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What Are Mortgage Basis Points?

TLDR

What You Need To Know

  • Basis points (bps) are used in the mortgage industry to indicate a percentage change in interest rates
  • One basis point equals a 0.01% change in the interest rate, and 100 bps equal 1%
  • A change in basis points can have a significant impact on how much interest you pay over the life of a mortgage loan

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If you’re in the process of taking out a mortgage or just want to know everything there is to know about the home buying process, you’ll want to get familiar with basis points. 

Basis points can impact your mortgage rate, which will impact how much interest you pay over the life of your loan. 

We’ll give you the lowdown on what basis points are, what they do to interest rates and how they can affect your monthly mortgage payments.

What Are Basis Points?

A basis point or bps (pronounced “bips”) is equal to 0.01%, one one-hundredth of a percentage point or 0.0001 expressed as a decimal. We’ve added this chart to show you how basis points convert to percentages and decimals.

Basis Points (bps)Percentage PointsDecimals
10.01%0.0001
50.05%0.0005
100.1%0.001
250.25%0.0025
500.5%0.005
1001%0.01
1,00010%0.1

Basis points are used across the financial industry to calculate percentage changes in interest rates for everything from Treasury bonds to mutual funds, bond ETFs and mortgages.

Why use basis points vs. percentage points?

Wondering why you can’t just say 1% instead of 100 bps? Basis points clarify exactly how much an interest rate has changed. Using basis points makes the math easier for lenders and borrowers because basis points are fixed numbers, not ratios like percentages.

How do basis points affect adjustable-rate mortgages?

If you’re making payments on a fixed-rate mortgage, you don’t have to worry about bps because the loan’s interest rate is locked in (or fixed) for the life of the loan. Your monthly loan payments will never fluctuate as a result of changing interest rates.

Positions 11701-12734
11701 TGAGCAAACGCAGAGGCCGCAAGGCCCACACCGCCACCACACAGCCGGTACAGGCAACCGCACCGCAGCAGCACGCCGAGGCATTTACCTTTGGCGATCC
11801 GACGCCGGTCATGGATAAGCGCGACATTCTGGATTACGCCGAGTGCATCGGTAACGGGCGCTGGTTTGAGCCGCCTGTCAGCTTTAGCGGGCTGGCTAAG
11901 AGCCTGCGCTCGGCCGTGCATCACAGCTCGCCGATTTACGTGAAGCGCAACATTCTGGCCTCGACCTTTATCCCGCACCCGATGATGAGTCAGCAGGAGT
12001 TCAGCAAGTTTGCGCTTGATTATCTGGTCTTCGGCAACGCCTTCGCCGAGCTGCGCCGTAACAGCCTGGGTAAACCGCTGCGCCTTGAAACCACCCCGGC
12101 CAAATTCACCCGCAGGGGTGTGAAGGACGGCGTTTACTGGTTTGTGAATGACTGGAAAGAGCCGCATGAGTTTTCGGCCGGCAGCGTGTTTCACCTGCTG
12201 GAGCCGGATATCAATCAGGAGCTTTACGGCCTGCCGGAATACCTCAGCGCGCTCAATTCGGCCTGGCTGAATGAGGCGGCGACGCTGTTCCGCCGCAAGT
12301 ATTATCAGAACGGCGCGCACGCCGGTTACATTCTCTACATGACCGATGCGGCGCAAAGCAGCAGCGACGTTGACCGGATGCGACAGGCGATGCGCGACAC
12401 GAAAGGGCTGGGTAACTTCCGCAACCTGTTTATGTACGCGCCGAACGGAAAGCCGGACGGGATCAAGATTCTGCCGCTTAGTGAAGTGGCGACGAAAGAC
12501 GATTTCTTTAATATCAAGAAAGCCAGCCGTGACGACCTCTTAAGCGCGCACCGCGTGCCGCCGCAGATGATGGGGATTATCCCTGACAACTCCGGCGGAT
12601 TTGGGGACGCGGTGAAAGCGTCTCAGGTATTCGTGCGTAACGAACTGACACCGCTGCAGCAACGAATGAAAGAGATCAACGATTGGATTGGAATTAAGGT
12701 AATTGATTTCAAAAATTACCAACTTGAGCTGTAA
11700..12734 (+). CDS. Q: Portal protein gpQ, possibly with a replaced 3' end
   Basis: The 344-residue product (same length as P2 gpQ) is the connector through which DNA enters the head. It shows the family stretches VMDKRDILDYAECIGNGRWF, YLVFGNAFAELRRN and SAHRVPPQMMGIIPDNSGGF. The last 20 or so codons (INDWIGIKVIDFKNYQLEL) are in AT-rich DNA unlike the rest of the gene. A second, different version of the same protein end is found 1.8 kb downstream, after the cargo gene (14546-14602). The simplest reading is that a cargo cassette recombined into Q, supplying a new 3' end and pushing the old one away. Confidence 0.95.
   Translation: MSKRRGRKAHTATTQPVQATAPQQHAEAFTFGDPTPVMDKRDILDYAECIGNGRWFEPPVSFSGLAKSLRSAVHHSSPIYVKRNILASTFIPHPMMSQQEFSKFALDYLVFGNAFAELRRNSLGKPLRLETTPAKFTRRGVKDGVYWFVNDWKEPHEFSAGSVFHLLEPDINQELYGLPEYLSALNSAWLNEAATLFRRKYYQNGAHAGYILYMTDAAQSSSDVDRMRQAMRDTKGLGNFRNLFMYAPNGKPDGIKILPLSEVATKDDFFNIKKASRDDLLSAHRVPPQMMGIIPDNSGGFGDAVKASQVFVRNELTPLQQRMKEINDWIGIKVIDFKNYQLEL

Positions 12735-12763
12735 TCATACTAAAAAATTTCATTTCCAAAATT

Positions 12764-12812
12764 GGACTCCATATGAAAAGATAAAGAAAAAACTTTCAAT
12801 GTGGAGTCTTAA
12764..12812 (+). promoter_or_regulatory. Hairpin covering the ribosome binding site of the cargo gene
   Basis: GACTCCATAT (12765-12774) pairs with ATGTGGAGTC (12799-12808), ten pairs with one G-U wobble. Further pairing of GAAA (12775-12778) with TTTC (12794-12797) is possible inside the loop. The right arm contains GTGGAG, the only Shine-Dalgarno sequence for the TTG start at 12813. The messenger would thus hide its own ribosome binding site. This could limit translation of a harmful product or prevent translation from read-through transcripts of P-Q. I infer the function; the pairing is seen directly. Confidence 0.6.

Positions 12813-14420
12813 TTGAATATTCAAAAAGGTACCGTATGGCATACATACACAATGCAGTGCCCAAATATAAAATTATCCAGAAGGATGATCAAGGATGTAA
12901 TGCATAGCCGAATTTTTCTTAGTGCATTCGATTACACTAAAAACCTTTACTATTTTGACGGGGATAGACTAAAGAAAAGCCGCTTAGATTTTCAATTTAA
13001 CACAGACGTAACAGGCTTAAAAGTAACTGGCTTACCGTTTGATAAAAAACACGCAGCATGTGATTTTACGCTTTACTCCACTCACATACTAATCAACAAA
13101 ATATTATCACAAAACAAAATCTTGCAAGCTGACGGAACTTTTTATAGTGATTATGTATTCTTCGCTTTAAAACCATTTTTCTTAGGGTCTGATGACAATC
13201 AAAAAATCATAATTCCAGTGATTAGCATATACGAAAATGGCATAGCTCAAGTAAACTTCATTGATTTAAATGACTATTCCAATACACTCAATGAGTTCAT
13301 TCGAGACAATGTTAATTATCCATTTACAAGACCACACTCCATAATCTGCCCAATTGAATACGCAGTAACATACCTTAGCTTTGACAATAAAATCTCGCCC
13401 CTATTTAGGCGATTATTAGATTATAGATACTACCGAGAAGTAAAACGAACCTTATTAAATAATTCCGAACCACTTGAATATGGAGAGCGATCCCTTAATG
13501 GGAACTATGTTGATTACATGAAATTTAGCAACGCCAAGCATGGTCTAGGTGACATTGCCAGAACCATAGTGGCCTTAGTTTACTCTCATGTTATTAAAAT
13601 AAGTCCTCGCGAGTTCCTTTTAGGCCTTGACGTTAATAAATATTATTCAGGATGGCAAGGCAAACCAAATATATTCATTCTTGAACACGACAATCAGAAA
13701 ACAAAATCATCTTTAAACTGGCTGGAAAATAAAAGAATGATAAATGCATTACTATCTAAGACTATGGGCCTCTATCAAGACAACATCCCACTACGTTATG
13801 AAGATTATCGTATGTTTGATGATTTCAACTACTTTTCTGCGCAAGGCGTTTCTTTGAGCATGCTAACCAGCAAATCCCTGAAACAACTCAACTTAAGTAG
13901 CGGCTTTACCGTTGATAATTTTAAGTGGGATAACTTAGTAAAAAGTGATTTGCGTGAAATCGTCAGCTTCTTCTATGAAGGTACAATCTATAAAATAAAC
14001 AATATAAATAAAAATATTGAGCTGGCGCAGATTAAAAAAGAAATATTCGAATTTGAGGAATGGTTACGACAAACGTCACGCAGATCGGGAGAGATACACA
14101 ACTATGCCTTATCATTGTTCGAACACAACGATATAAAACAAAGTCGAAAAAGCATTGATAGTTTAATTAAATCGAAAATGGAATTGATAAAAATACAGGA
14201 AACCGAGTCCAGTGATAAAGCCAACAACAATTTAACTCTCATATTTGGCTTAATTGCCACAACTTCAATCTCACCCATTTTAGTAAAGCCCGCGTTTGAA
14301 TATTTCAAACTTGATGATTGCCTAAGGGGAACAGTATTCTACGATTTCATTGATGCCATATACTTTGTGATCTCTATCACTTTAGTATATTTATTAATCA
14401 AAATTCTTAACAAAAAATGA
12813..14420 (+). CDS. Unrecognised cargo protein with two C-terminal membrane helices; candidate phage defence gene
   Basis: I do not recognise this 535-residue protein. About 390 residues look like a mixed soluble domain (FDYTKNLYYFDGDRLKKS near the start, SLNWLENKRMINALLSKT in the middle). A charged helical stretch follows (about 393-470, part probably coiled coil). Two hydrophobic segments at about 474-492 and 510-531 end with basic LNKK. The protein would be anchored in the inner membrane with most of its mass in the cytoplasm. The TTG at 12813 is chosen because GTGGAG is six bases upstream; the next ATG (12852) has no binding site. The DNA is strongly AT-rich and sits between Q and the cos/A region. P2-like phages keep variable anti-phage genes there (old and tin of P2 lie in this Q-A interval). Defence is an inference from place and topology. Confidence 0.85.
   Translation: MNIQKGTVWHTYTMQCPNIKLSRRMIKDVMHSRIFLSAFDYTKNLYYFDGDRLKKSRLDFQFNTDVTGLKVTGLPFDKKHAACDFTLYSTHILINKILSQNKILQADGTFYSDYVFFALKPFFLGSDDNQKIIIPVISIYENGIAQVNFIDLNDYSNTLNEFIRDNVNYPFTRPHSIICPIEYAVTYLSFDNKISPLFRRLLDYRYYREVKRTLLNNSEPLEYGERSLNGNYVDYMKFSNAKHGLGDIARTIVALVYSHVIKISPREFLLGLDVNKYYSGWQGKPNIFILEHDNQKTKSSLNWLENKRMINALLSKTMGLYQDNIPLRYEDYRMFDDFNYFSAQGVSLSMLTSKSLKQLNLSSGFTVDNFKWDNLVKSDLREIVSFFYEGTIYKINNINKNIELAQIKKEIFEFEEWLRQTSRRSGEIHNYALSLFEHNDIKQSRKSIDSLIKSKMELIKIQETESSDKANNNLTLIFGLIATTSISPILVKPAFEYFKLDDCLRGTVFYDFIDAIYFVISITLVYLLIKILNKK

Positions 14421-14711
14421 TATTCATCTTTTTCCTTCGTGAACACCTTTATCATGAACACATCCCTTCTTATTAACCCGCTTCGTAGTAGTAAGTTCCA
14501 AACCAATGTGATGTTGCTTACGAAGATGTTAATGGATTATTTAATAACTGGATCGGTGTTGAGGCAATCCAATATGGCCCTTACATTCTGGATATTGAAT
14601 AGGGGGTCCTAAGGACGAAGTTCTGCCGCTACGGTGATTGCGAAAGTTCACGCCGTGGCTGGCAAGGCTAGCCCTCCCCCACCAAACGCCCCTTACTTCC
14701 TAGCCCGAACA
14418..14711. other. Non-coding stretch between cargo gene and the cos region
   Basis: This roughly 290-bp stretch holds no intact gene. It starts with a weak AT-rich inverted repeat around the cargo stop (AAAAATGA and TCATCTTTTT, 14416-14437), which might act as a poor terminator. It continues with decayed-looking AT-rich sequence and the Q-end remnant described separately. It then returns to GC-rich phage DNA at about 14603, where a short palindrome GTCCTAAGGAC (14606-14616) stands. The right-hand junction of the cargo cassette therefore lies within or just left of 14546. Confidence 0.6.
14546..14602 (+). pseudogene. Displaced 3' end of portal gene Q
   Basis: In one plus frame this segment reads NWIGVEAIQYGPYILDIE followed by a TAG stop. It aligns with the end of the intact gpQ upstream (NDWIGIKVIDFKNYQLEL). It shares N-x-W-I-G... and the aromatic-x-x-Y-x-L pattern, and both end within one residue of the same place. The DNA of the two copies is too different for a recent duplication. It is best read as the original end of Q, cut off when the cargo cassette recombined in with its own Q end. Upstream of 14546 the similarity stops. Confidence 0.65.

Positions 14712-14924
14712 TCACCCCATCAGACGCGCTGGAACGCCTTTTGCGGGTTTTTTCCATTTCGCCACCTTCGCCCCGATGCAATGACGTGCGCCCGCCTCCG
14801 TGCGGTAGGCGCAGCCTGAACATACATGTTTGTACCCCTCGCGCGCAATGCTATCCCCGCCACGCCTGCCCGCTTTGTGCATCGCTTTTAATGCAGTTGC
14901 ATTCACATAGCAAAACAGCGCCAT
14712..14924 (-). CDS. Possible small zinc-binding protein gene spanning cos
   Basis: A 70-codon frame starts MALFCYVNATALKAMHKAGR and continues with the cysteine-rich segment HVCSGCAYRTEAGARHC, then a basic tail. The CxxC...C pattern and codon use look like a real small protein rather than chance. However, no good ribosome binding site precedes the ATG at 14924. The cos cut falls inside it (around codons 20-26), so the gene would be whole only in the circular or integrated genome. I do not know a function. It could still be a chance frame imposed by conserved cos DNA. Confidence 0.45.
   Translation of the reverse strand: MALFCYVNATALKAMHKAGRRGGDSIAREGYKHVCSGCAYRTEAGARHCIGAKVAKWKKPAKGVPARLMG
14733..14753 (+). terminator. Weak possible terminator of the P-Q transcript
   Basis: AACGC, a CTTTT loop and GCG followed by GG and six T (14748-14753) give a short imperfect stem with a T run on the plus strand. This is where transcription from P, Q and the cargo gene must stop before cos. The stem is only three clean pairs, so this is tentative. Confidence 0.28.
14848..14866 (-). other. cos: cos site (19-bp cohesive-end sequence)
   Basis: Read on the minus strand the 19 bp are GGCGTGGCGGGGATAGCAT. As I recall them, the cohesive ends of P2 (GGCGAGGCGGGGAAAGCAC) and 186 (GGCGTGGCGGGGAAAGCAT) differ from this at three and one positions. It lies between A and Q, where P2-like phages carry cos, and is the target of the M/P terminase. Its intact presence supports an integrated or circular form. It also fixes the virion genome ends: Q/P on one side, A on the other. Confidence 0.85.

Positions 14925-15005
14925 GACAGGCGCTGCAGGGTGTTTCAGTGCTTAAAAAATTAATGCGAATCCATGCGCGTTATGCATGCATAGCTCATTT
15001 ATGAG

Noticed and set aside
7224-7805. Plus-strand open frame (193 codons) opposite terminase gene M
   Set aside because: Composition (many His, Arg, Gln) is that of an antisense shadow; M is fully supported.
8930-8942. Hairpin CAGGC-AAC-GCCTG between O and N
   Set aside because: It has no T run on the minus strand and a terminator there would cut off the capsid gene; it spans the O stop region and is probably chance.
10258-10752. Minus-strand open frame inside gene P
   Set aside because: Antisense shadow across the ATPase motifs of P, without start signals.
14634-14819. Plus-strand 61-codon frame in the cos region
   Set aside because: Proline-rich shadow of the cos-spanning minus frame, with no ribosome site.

The interest rate on an adjustable-rate mortgage (ARM) is only fixed during the loan’s introductory period. After the intro period, the loan’s rate will reset periodically (go up or down) according to the loan’s terms, which may be every month, quarter, year or every few years.

Let’s say you take out a 5/1 ARM. The “5” indicates that you’ll pay a fixed rate for the first 5 years of the loan. Let’s say you qualify for a 5.25% interest rate for the first 5 years, and your interest rate rises by 25 bps or 0.25% in year 6 (think: the first year the loan is eligible for an annual readjustment, the “1” in 5/1), your interest is now 5.5% and your new mortgage payment will go up as well.

What Are Basis Points vs. Mortgage Discount Points?

Basis points are often confused with mortgage discount points (aka mortgage points). But they are not – we repeat – not the same things. 

Basis points are a unit of measure of change in interest rates. Mortgage discount points are purchased from your lender to lower the interest rate on your mortgage. This can save you money in interest, but will cost you more money upfront.

The cost of mortgage discount points may vary by lender. Typically, 1% of your loan amount buys one point, which will lower your interest rate by 25 bps or 0.25%.

Got the Basics of Basis Points?

You’ll encounter plenty of jargon as you delve deeper into the world of mortgages. Now you can add “basis points” or “bips” to your growing finance-speak vocabulary. 

Knowing what basis points are and how they affect mortgage loans will put you in a better position as you shop around for favorable rates and look for a new home.

ICYMI

In Case You Missed It

  1. Basis points are a good way to talk about small changes in interest rates

  2. If you have an adjustable-rate mortgage (ARM), basis points can have an especially big effect on the rate when it changes

  3. Mortgage points, which are used to purchase a lower interest rate, are not the same thing as basis points

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